• If you want bug spray protection as well, buy a specific product for that and apply BEFORE you put on sunscreen.
  • Do look for WATER RESISTANT products for pool, beach and exercise (sweat). However, be mindful that sunscreens can lose their effectiveness after 40 minutes in the water. “Sunscreens rub off as well as wash off, so it you’ve towel dried, reapply sunscreen for continued protection.”  (American Academy of Dermatology,  The 2012 FDA guidelines will require labels to state whether products are water-resistant for either 40 or 80 minutes.
  • BE PREVENTIVE:  Don’t get burned!  Wear cover-up clothes: a shirt, hat, shorts.  Find some shade.  Wear sunglasses which offer protection  from UV radiation, a cause of cataracts.  (Remember: slip, slop, slap, wrap!)
  • Avoid 10 AM-3 PM sun exposure times.
  • SPECIAL RECOMMENDATIONS for INFANTS and CHILDREN:         INFANTS:  Keep infants less than 6 months old out of direct sun. Cover them up, make shade–if you can’t find natural shade.   Avoid mid-day sun.   Avoid using sunscreen products on infants–the chemicals can be toxic.  (use only a small amount of product, only as a last resort.)

      TODDLERS and CHILDREN:  Choose 30-50 SPF.  Test a small amount of product inside the wrist to make sure there is no rash or allergic reaction.  Apply often. Check with children’s schools to make sure they  can use sunscreen if frequently out in playgrounds, or doing outdoor sports training.

      TEENS:  Limit the use of tanning parlors—which expose the skin to as much as 15x the UV radiation of the sun.  This may contribute to increased rate of melanoma skin cancer, as well as general skin damage.  (Both UVA rays and UVB rays are used in tanning salons; but UVA rays are the main type used).  Many chemicals are also used in tanning parlors and not FDA approved.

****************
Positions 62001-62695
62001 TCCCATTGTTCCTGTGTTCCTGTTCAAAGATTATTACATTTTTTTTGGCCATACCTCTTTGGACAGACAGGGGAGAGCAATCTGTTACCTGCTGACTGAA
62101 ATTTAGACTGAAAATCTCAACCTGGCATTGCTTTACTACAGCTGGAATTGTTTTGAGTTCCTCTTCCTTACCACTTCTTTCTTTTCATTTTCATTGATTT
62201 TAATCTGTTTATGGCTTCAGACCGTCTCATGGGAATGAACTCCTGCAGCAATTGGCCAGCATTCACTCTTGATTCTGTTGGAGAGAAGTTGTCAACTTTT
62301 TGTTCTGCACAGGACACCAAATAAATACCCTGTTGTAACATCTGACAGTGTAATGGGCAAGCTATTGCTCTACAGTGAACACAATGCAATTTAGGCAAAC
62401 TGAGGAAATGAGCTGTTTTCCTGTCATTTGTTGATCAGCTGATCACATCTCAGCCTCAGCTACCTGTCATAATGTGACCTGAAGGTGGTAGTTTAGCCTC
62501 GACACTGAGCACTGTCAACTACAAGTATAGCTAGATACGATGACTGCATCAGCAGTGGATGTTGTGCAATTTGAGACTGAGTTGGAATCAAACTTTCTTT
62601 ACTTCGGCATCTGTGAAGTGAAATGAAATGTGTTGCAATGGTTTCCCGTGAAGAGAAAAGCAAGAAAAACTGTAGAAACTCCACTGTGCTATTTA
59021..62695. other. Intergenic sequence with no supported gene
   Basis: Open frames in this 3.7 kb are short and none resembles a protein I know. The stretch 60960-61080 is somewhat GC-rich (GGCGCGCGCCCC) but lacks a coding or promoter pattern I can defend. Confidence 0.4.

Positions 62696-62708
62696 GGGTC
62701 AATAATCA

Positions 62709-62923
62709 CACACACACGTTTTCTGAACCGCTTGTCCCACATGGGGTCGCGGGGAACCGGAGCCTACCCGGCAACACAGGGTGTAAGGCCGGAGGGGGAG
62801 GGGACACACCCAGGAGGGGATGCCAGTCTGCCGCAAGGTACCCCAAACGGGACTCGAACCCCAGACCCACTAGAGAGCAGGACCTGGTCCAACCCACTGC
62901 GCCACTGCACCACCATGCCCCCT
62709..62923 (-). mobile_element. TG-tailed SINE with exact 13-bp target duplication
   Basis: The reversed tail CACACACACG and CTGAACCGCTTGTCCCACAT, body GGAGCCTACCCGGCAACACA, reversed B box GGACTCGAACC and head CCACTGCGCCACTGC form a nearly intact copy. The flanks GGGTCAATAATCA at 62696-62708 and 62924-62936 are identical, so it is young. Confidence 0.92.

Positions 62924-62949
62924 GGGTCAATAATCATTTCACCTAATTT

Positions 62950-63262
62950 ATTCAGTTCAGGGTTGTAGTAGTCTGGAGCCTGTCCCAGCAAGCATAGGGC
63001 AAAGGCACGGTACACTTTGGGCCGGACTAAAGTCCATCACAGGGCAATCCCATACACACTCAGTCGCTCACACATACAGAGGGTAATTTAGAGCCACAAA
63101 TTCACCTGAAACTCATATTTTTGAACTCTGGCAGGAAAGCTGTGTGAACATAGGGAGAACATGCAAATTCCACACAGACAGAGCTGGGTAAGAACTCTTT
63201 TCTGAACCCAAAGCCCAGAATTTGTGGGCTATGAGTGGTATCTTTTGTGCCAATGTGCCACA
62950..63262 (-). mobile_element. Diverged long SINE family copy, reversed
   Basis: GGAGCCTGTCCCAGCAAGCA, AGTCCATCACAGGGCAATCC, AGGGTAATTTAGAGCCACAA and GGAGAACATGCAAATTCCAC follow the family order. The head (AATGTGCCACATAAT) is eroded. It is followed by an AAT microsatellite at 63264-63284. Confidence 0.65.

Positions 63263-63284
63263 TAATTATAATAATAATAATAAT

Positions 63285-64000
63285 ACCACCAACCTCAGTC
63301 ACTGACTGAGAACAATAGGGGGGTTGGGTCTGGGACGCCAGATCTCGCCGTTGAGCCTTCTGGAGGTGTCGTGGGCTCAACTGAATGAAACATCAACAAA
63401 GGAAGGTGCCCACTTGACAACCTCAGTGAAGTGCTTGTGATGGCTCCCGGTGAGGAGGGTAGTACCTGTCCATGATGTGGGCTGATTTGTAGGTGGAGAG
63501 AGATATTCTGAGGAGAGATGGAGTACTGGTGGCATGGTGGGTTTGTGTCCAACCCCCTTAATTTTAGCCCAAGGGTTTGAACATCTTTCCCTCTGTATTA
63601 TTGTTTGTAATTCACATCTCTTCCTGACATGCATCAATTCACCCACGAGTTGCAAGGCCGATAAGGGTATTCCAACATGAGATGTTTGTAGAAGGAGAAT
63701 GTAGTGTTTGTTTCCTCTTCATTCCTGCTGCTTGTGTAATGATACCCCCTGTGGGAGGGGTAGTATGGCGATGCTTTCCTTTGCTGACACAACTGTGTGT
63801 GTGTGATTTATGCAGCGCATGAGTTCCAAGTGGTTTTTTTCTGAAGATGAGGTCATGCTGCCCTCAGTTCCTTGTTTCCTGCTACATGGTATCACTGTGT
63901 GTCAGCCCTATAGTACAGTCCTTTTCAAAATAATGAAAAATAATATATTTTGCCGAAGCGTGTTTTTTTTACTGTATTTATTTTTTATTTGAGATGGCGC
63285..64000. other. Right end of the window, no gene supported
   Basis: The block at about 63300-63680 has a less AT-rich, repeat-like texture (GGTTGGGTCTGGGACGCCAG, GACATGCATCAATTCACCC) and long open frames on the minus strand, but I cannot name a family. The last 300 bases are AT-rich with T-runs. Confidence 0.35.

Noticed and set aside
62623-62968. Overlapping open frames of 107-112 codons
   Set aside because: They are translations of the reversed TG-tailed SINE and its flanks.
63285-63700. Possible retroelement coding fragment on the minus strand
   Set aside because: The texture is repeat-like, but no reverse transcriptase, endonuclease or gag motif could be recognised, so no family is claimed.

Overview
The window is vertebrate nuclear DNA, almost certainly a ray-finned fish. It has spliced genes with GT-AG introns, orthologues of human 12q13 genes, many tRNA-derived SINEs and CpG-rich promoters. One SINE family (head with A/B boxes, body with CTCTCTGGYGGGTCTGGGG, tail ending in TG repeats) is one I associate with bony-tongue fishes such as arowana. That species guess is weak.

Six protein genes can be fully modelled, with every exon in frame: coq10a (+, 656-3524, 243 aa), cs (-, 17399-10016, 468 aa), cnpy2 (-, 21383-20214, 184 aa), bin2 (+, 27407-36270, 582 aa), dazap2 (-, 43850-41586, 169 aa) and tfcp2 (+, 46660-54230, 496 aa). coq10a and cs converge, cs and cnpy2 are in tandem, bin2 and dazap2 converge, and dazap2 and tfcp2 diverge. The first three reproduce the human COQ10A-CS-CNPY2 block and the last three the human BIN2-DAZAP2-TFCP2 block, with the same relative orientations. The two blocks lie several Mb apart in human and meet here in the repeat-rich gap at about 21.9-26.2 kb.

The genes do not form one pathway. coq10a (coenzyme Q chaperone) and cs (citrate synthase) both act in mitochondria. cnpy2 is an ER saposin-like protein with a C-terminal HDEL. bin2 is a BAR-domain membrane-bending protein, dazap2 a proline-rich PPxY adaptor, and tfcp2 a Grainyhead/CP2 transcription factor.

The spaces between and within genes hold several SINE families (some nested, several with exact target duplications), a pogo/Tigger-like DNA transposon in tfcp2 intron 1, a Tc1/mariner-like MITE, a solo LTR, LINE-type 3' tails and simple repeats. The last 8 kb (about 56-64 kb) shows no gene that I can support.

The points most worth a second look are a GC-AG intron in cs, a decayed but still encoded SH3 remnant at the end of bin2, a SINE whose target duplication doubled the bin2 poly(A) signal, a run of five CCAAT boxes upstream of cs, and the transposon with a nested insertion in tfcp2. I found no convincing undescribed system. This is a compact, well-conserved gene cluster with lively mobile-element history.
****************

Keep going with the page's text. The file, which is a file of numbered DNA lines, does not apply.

Natural tanning creams:  Check with your dermatolgoist for the best, safest products.  OR check out products at  (‘SKIN DEEP’)

     Can some foods help protect you from skin cancer?   The latest research suggests that lab mice fed compounds in grapes, berries and walnuts were better protected against skin cancer. (Weight Watchers magazine July/August 2011).   Other foods that may help protect you from skin cancer include: citrus fruits, avocados, carrots, and pumpkin seeds.

References:  CLICK on  “Does Your Sunscreen Work?” and “Skin Deep” at top of the webpage.     At the bottom of this Mayo Clinic article,  check out other articles on skin care, e.g., “Best Sunscreen: Understand Sunscreen”;  “Sunscreen Options,”  “Does Sunscreen Expire?”   “Skin Care: 5 Tips for Healthy Skin.”

Have a great Summer!   And also protect your skin!

The Wellness Shifter Ladies!

Deb and Wendy